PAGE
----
# negative quaternion

I often see claims that the negative of a quaternion represents the same rotation, just that the axis and angle have both been reversed. However, if I look at the axis-angle representation of the quaternion $q=[\cos(\theta/2),\vec{n}\sin(\theta/2)]$ and then reverse the rotation angle $\theta=-\theta$ and rotation axis $\vec{n}=-\vec{n}$ and plug it in I get $$q(-\theta,-\vec{n})=[\cos(-\theta/2),-\vec{n}\sin(-\theta/2)]=[\cos(\theta/2),\vec{n}\sin(\theta/2)]$$ but this is not the same as $-q=[-\cos(\theta/2),-\vec{n}\sin(\theta/2)]$. I must be missing something obvious but cannot figure it out. To me, negating the axis and angle gives $q$ not $-q$, so where am I going wrong?

However, if you replace $\theta$ by $\theta + 2\pi$ (which is equivalent to $\theta$), then you will get $-q$.
In your example, if you replace $n$ by $-n$, and $\theta$ by $-\theta + 2\pi$ (which is equivalent to $-\theta$), then you will also get $-q$. That's where the claims are coming from.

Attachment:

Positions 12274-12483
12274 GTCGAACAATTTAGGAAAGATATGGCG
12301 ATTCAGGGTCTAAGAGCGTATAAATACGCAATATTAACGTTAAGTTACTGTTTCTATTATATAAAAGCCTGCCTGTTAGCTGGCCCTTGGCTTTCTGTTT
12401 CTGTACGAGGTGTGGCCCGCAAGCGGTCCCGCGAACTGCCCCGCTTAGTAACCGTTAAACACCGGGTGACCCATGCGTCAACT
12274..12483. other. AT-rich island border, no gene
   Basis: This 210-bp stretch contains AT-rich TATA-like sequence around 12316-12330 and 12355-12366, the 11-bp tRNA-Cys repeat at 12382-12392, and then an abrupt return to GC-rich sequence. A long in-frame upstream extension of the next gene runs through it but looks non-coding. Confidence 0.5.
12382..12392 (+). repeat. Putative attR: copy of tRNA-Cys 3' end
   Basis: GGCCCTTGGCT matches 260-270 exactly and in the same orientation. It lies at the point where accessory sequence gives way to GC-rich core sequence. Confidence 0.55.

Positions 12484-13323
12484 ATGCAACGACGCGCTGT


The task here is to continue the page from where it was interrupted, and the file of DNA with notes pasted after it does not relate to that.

In addition to what Ted said that statement may mean the following. The rotation $R$ related to quaternion $q$ sends a vector $\vec{v}$ to the vector $$R(\vec{v})=q\,\vec{v}\,\overline{q}.$$ Because $\overline{-q}=-\overline{q}$, the rotation $R'$ related to $-q$ sends the vector $\vec{v}$ to \begin{aligned} R'(\vec{v})&=(-q)\,\vec{v}\,\overline{-q}\\ &=(-1)^2q\,\vec{v}\,\overline{q}\\ &=q\,\vec{v}\,\overline{q}\\ &=R(\vec{v}). \end{aligned} The multiplication of quaternions is bilinear, so we can move those $-1$ factors to the front when they cancel each other.
Anyway, the calculation shows that $R$ and $R'$ are the same rotation.